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Child development and the aims of road safety education

Thomson, J. and Tolmie, Andrew and Foot, H.C. and McLaren, B. and , Department for Transport (Funder) (1996) Child development and the aims of road safety education. [Report]

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Pedestrian accidents are one of the most prominent causes of premature injury, handicap and death in the modern world. In children, the problem is so severe that pedestrian accidents are widely regarded as the most serious of all health risks facing children in developed countries. Not surprisingly, educational measures have long been advocated as a means of teaching children how to cope with traffic and substantial resources have been devoted to their development and provision. Unfortunately, there seems to be a widespread view at the present time that education has not achieved as much as had been hoped and that there may even be quite strict limits to what can be achieved through education. This would, of course, shift the emphasis away from education altogether towards engineering or urban planning measures aimed at creating an intrinsically safer environment in which the need for education might be reduced or even eliminated. However, whilst engineering measures undoubtedly have a major role to play in the effort to reduce accidents, this outlook is both overly optimistic about the benefits of engineering and overly pessimistic about the limitations of education. At the same time, a fresh analysis is clearly required both of the aims and methods of contemporary road safety education. The present report is designed to provide such an analysis and to establish a framework within which further debate and research can take place.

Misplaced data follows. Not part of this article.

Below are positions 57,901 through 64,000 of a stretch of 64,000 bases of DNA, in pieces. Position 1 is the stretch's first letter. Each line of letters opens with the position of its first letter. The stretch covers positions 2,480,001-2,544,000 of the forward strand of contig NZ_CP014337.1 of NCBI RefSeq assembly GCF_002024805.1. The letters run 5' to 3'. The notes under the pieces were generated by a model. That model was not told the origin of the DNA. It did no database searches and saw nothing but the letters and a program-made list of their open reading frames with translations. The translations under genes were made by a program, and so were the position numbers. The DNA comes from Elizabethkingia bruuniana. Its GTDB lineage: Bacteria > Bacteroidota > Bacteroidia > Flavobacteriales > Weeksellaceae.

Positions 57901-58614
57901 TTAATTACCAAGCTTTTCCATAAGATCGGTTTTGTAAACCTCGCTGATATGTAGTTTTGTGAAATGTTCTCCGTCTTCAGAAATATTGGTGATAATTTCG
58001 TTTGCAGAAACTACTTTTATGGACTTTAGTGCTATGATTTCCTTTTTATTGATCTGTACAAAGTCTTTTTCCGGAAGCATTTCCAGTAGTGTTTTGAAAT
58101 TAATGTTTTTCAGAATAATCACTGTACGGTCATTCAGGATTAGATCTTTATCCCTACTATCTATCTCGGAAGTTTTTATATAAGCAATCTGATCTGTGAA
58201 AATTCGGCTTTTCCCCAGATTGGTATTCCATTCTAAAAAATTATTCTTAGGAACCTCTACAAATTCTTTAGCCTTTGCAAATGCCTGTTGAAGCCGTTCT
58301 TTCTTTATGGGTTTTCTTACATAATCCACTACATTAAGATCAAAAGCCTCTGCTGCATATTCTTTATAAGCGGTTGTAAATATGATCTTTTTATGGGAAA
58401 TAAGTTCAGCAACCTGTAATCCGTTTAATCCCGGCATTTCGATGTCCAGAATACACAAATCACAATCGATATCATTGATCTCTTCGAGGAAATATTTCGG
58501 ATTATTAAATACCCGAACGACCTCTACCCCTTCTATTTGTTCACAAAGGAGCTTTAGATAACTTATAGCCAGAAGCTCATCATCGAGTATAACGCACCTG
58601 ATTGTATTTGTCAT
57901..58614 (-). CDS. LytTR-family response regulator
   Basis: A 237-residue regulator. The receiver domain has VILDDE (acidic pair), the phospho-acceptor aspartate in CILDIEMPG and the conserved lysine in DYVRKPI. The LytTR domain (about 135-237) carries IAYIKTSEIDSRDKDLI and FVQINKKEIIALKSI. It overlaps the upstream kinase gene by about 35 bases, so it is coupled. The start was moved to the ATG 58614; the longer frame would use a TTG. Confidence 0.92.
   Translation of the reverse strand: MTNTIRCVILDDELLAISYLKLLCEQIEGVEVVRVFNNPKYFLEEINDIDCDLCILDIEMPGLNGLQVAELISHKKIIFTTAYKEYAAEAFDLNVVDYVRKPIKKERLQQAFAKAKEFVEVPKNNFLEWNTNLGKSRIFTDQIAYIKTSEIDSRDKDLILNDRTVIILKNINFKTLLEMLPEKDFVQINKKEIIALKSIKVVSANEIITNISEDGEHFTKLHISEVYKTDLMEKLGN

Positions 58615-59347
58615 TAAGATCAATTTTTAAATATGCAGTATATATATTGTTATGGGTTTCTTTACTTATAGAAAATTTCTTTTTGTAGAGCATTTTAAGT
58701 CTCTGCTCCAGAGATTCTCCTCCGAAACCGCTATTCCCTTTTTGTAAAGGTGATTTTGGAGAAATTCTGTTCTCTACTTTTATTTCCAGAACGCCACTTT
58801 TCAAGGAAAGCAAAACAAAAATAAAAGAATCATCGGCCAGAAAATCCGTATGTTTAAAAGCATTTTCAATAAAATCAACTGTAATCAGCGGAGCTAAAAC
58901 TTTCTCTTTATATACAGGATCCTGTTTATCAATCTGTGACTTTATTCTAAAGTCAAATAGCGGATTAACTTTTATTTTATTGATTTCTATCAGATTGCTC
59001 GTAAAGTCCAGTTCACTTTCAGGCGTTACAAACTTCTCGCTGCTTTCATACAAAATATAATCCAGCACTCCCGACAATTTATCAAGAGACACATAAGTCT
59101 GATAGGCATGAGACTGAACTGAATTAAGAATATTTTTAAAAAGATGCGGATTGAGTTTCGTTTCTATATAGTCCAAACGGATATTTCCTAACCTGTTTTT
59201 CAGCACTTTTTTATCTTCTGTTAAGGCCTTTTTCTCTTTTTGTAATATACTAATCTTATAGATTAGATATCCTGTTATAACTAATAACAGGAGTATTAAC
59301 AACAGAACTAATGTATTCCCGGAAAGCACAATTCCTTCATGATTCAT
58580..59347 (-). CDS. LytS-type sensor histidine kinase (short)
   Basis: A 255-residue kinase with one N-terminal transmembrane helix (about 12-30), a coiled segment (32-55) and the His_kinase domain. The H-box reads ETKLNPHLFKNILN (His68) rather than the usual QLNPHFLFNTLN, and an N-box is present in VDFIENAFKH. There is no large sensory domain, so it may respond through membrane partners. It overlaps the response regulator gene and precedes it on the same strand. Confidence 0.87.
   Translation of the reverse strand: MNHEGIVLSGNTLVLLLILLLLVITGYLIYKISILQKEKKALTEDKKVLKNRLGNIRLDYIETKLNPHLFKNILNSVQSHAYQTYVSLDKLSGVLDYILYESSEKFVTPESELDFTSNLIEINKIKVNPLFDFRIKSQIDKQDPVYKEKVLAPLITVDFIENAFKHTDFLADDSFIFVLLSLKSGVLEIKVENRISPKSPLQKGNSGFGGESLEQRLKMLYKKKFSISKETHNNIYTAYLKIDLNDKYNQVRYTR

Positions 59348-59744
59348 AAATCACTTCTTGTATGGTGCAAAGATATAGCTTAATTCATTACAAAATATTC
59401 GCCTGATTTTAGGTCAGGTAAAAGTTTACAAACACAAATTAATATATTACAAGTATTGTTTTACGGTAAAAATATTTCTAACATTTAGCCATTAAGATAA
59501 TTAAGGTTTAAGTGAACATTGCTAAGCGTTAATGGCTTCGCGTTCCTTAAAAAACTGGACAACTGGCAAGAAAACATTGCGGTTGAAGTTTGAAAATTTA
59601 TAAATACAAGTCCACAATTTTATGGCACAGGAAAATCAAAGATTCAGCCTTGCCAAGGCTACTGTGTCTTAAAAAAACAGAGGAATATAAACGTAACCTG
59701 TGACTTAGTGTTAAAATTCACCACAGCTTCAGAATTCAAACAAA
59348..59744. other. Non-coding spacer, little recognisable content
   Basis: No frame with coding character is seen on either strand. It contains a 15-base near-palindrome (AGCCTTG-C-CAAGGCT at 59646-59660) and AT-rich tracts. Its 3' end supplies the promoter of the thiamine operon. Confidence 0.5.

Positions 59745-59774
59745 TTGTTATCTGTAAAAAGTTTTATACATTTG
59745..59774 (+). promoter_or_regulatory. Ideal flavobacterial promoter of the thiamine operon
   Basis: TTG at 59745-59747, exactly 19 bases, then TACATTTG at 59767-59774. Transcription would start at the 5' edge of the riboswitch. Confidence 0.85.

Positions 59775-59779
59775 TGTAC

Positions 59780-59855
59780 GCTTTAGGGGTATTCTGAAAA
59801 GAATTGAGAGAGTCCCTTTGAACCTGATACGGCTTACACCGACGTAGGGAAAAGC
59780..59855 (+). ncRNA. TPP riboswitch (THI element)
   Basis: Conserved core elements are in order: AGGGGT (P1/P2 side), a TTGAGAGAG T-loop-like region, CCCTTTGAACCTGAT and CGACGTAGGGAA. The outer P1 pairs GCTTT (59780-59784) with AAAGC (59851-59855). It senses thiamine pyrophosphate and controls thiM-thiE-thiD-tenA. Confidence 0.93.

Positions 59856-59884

Item type: Report
ID code: 18694
Keywords: road safety education, child safety, child development, Transportation and Communications, Psychology, Child Health. Child health services
Subjects: Social Sciences > Transportation and Communications
Philosophy. Psychology. Religion > Psychology
Medicine > Pediatrics > Child Health. Child health services
Department: Faculty of Humanities and Social Sciences (HaSS) > School of Psychological Science and Health > Psychology
Faculty of Law, Arts and Social Sciences > Psychology
Depositing user: Miss Lisa McWhinnie
Date Deposited: 09 Apr 2010 14:45
Last modified: 12 Dec 2015 10:29
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